The control sites (defects) could not be accurately identified from the histological sections and were thus excluded from the analysis. Comparisons between the PTH + xenograft and xenograft-only sites showed that the thickness of the cortical bone tended to be higher at the PTH + xenograft sites (Figures 7a and 8). The same trend was also shown for mineral apposition rate (Figure 7b) and width of the mineral apposition zone (Figure 7c). A moderate amount (one-third to two-thirds of the total defect area) of residual xenograft was present at the PTH + xenograft and xenograft-only sites but tended to be lower at the former sites (P = .665).
The desire of clinicians to use growth factors to facilitate reconstructive surgical procedures, by obviating the need for procurement of autogenous grafts with its associated donor side morbidity, is contrasted by their limited availability for clinical application. Growth factors that are involved in the regeneration and induction of bone tissue have attracted attention as they can possibly facilitate skeletal reconstruction.11 Examples of these factors include platelet-derived growth factor, vascular endothelial growth factor, insulin-like growth factors, and bone morphogenetic proteins. Another growth factor found to greatly influence bone regeneration is PTH.
PTH has been proven to have positive effects in bone regeneration when administered in an intermittent daily dose.12 This had led it to be the only Food and Drug Administration (FDA)–approved therapy in management of postmenopausal osteoporosis.12–14 Teriparatide or PTH1-34, one of the PTH forms, has been numerously studied in treating several skeletal conditions and proved to enhance bone healing.12–20 A landmark study from Anderassen et al22 identified the benefit of daily-administered PTH1-34 on rat tibial fracture healing. Since this report, many studies have shown that intermittent PTH administration improves bone healing by its additional effects of osteogenesis and chondrogenesis.22
In the field of bone regeneration to reconstruct skeletal defects, it was found that PTH1-34 improved graft-host integration, callus, and trabecular bone formation.14,23 Several cellular mechanisms such as proliferation and differentiation showed improvement after the addition of PTH.23
Enhanced bone regeneration resulting from the local addition of PTH to bone graft material in comparison with intermittent daily injections remains undetermined in the literature today. A report by Jung et al24 demonstrated that a local mixture of PTH1-34 with scaffold materials was successful in bone formation. An advantage to this delivery method is the avoidance of painful daily infections, as this would be a deterrent in the dental implant patient.
In our study, we found that the local addition PTH1-34 to the graft construct significantly enhanced the BMD, as evident in our CBCT and nanoindentation results. This is in accordance with the study by Reynolds et al.23 Our nanoindentation results showed that the PTH group had an increased hardness of regenerated bone and accelerated bone mineralization, a situation known to provide a favorable clinical environment for dental implant placement.
Although microCT did not produce a statistically significant difference between the PTH-xenograft and xenograft-only groups, there was a trend toward higher bone regeneration and mineralization in the former. In addition, the native bone was measured as the control group. This explains why the native bone results show a higher degree of bone mineralization than the grafted sites, since native bone is already mature and mineralized.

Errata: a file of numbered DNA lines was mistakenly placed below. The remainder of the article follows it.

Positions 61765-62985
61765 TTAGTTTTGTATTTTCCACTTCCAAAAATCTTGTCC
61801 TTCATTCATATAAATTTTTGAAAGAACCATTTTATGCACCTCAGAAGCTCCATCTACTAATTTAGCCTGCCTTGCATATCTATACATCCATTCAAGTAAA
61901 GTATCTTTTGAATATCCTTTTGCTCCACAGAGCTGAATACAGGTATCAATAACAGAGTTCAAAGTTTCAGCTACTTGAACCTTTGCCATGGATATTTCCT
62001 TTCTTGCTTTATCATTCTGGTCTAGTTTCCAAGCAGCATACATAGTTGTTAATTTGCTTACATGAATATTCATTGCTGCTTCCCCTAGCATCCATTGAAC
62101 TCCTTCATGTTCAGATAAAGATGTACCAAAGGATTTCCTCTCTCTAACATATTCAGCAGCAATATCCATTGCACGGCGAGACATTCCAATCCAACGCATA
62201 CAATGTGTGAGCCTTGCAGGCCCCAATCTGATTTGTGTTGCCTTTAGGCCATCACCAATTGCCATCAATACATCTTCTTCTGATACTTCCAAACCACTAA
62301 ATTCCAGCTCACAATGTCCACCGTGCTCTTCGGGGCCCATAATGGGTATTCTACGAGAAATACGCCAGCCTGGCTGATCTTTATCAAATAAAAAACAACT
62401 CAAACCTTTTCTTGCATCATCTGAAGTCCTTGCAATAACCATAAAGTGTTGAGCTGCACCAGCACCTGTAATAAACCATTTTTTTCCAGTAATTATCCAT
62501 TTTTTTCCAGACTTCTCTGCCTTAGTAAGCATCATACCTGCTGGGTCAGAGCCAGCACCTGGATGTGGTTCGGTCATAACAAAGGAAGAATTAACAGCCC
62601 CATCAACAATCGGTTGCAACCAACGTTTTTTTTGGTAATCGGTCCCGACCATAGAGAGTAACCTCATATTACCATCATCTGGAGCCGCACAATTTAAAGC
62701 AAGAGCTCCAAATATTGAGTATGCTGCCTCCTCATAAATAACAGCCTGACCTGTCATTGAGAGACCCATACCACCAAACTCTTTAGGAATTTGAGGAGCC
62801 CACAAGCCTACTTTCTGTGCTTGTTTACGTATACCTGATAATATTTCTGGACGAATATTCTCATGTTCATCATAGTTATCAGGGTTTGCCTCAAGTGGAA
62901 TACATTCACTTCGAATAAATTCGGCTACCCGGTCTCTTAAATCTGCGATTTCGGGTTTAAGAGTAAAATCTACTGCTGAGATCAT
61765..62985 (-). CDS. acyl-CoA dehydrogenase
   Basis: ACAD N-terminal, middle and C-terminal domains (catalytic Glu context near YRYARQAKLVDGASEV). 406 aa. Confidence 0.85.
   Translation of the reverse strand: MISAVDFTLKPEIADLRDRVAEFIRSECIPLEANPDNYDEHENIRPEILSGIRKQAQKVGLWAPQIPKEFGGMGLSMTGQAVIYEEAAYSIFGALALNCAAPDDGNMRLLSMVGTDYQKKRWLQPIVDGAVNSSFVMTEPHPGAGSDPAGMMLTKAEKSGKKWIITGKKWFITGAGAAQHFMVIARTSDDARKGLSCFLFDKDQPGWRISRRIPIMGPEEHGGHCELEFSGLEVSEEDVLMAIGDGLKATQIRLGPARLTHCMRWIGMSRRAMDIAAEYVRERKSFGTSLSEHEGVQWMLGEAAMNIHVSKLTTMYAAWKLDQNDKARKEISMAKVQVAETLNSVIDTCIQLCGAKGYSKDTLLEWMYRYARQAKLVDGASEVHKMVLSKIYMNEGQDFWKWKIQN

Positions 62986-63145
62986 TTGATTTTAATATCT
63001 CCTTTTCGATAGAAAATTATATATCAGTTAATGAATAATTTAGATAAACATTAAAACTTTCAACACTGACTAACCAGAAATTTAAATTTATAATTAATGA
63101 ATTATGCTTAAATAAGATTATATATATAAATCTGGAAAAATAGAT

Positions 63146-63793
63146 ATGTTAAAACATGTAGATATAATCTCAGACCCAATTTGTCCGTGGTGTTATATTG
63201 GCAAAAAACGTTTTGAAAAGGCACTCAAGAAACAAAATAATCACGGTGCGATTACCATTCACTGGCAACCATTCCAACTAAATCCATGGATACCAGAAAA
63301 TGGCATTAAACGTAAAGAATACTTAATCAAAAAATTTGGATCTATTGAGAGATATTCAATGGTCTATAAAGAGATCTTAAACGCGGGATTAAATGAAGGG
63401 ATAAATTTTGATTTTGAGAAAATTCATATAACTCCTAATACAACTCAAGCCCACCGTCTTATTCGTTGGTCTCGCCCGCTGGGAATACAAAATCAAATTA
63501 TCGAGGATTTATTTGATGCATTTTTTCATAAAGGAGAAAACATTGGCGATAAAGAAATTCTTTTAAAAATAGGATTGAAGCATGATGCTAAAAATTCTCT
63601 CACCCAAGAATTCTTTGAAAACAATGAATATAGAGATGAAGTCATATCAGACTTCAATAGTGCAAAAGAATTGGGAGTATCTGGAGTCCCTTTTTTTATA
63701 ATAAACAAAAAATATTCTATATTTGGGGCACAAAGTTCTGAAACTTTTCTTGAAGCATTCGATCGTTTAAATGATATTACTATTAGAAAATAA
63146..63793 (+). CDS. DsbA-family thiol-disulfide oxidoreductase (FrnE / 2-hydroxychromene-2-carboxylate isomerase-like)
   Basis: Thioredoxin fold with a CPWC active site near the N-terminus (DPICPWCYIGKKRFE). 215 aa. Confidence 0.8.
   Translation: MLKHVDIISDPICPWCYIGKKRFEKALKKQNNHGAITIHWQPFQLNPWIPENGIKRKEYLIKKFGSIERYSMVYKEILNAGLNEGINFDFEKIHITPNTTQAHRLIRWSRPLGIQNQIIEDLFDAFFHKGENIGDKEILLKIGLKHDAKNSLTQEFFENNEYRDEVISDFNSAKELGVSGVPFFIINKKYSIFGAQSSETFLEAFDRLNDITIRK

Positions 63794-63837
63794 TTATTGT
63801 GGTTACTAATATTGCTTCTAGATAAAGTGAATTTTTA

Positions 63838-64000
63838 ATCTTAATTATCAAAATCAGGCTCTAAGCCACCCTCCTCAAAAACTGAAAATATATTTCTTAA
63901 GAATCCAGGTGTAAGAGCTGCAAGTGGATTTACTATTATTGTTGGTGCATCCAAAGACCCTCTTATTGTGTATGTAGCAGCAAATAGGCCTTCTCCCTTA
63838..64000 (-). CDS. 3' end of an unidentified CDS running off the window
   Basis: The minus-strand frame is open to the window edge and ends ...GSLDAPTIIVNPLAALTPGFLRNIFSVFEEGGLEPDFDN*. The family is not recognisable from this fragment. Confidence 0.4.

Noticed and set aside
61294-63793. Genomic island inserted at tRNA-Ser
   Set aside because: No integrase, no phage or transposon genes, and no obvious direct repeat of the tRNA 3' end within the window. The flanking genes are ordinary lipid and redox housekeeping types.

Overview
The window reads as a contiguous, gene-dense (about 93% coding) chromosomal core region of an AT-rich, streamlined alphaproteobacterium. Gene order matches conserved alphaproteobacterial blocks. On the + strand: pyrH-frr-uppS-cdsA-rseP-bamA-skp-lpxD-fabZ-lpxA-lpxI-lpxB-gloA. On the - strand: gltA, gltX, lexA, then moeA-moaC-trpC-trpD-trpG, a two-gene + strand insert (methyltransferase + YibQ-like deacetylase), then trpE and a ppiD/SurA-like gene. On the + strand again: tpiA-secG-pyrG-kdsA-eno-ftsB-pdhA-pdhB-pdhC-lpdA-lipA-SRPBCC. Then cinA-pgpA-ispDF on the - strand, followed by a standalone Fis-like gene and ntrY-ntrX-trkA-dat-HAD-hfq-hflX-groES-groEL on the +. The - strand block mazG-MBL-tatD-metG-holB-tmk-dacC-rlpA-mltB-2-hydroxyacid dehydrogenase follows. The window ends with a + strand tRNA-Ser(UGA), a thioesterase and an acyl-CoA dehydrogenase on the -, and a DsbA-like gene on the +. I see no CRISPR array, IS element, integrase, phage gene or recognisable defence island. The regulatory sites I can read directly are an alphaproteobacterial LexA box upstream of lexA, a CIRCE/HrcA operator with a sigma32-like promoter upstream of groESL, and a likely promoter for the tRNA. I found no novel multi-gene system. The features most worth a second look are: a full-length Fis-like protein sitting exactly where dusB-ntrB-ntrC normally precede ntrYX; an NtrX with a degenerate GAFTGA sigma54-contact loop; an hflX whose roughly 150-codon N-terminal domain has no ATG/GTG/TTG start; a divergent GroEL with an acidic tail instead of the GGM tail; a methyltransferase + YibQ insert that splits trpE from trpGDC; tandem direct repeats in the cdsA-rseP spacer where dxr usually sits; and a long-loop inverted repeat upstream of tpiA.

Our histological analysis confirmed the positive trend of local addition of PTH to the graft construct that was evident by the increased cortical bone thickness in addition to the increased mineral apposition rate in comparison with the other two groups. In addition, the quantity of residual xenograft particles was lower at the PTH grafted sites, which denotes an increased trend of bone regeneration through the bone remodeling–substitution process in which the graft particles are replaced with newly formed bone.
Although pig models are considered to be similar to the human bone regeneration process, they do not simulate human clinical conditions, principally in the postoperative course. In addition to this limitation, PTH is not approved by the FDA for the reconstruction of bone defects. The decision to use the well-established xenograft, Bio-Oss, has inherent limitations, including foreign-body rejection and variable bone resorption rate in comparison with the use of the gold standard autogenous bone, which was not performed in this study. Because of these concerns, the results of the study should be regarded with caution.
In a large animal model (pigs), the local addition of PTH1-34 to a xenograft showed promising results and can positively enhance bone regeneration in the reconstruction of mandibular defects. This enhancement not only improved the mineral density of the regenerated bone but also tended to increase its quantity. These results provide a foundation for implementing a human clinical trial in evaluating the effects of PTH on regeneration of maxillofacial bone defects, which is our future goal.
bone mineral density
cone beam computerized tomography
degree of bone mineralization
Food and Drug Administration
institutional animal care and use committee
micro computerized tomography
Funding was received from the American Academy of Implant Dentistry Foundation and the Ohio State University College of Dentistry. The authors would like to thank Ms Lori Mattox, RVT, RLATG, SRA, senior animal health technician, University Laboratory Animal Resources, for her expertise and help during the research project. We also thank Dr William M. Johnston, MS, PhD, at The Ohio State University for his assistance in performing the statistical analysis of the collected data.